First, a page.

Trust, TTIP and Trump: transatlantic trade and the EU

Recent years have marked a new, unfamiliar chapter in US-EU relations. What lessons have been learned?

The Transatlantic Trade and Investment Partnership (TTIP) trade agreement between the European Union and the United States aimed to liberalise trade by reducing the regulatory barriers for businesses.

The negotiations were halted indefinitely in late 2016. At this year’s European Communication Summit, Torund Bryhn of Norwegian carbon state enterprise Gassnova, asked Susan Danger of the American Chamber of Commerce to the European Union (AmCham EU) how its role in the TTIP negotiations illuminates the state  of EU-US trade in a climate of populism, digitsation, economic nationalism and protectionism.

Torund Bryhn: What was AmCham EU’s experience in the TTIP negotiations on both sides of the EU-US divide?

Susan Danger: AmCham EU had a positive learning experience throughout the TTIP talks. We built on the resources and knowledge provided by our diverse membership to deliver expert input into the negotiations, much as we would with any policy issue. We developed a close relationship with negotiating teams on both sides of the Atlantic. Where we had to adapt, however, was in developing our communication and engagement. The negotiations unfolded at the same time that a significant change in the way associations and other stakeholders communicate was underway, with a move to new channels, particularly social media. Policy is increasingly being conducted by ordinary citizens and away from Brussels; reaching these audiences required more than ‘business as usual.’ One of the actions we undertook as a result is developing a social media strategy, using channels like Twitter more than before, by targeting our messaging and being more visual, while using plenty of examples. 

Torund Bryhn: Did the different cultures of the countries involved cause a hindrance?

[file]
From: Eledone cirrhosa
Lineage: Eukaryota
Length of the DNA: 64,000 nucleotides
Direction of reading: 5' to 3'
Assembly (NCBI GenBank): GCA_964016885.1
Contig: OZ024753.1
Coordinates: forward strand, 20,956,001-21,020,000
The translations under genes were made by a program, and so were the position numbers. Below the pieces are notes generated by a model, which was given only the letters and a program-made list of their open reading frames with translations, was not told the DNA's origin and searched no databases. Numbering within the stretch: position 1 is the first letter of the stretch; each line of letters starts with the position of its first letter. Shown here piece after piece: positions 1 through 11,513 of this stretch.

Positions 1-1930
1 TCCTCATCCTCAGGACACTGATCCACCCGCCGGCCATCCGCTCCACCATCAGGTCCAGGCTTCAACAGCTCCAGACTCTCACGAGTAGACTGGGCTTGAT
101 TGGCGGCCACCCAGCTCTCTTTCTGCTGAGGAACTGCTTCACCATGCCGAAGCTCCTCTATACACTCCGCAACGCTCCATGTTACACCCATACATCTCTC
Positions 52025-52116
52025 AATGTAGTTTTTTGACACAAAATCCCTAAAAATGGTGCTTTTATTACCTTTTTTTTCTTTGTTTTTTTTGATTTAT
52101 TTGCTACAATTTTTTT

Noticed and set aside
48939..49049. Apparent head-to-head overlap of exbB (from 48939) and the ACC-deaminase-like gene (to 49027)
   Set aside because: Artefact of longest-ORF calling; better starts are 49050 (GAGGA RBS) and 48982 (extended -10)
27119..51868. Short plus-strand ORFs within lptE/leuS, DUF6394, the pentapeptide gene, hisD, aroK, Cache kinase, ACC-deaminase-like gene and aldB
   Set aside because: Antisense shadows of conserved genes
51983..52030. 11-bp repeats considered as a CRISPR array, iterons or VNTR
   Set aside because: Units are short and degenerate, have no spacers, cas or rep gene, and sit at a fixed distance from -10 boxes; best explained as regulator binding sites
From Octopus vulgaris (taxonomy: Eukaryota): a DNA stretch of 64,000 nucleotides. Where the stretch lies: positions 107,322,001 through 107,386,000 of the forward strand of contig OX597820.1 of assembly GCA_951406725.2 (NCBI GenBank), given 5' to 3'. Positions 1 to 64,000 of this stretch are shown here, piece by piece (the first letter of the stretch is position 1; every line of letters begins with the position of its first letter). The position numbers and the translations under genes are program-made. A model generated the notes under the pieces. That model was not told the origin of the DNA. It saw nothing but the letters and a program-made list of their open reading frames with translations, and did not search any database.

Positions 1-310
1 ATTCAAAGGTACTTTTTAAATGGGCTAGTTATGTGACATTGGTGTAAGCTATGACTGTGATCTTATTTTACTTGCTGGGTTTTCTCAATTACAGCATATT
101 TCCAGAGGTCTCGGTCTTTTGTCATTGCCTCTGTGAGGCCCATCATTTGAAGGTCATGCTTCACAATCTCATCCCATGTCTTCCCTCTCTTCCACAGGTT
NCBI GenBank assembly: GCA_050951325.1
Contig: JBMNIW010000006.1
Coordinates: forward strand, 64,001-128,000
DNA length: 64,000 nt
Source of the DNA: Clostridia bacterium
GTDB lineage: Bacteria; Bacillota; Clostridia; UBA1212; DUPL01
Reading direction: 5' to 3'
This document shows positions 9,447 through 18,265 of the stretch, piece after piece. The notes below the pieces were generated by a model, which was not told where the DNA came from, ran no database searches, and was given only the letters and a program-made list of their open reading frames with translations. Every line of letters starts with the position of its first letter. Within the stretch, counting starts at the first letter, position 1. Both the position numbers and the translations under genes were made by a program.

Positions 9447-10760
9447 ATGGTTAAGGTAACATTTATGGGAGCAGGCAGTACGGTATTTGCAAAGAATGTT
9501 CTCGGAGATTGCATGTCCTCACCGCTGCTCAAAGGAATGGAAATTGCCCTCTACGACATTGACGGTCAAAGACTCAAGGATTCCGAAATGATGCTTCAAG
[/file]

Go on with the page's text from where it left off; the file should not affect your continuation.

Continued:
Susan Danger: In general, human nature assumes the other partner in any negotiation is likely to get the best deal. Both European and American citizens believed that the other party was likely to ‘win’ in any negotiation. This may have affected how negotiations were perceived by citizens on both sides. In terms of specific culture, let’s not forget that the European Union is made up of 28 different countries with their own traditions and culture. So it was not just an EU and US question. There was definitely a communications challenge, as there are 24 official languages throughout the Member States. Moreover, many Europeans have traditionally been sceptical of certain elements of American culture – particularly related to issues such as food and other standards.

The way regulation is developed is also slightly different in Europe than the US, with Europe habitually more cautious but sometimes less science-based as a result. This played into the belief that TTIP would somehow lead to a dilution of European standards, which was never the ambition or the case. Finally, given the respective size of both economies, the two parties were used to negotiating with partners that made more concessions. This culture of strength did not apply to TTIP, where both sides were and are of equal size. 

Torund Bryhn: The fear of globalisation and multilateralism is prevailing in many circles,  be it political activists or populist governments. Did this have an impact?

Susan Danger:  In 2016, both the halting of TTIP negotiations and the decision of the UK to leave the EU were in large part caused by the growing intensity of fears over globalisation, multilateralism and multiculturalism. I think activists had a much more emotional message, but at the same time, their narrative skewed some of the facts, which did have an impact. To prevent against misinformation and falsehoods, during the negotiations AmCham EU ran numerous campaigns on dispelling the myths created because of the fears you mentioned. 

Torund Bryhn: Is it possible to tell good stories about big trade agreements like TTIP?

Susan Danger: It is, but it requires resources, creativity and time. When I say creativity, I don’t mean inventing stories, but actually looking just beyond the usual facts we put out there, beyond the growth in economic output, jobs or quality of life. We have to find the stories of those people who really need more trade, whose small business can benefit from it and show it using emotion and interaction, rather than just as another box-ticking exercise. We need to use visuals – illustrations, videos, infographics – this helps the simplified message to stand out and actually mean something. 

Torund Bryhn: Building trust, especially when talking about trade and the transatlantic relationship is a long process. How do you approach it?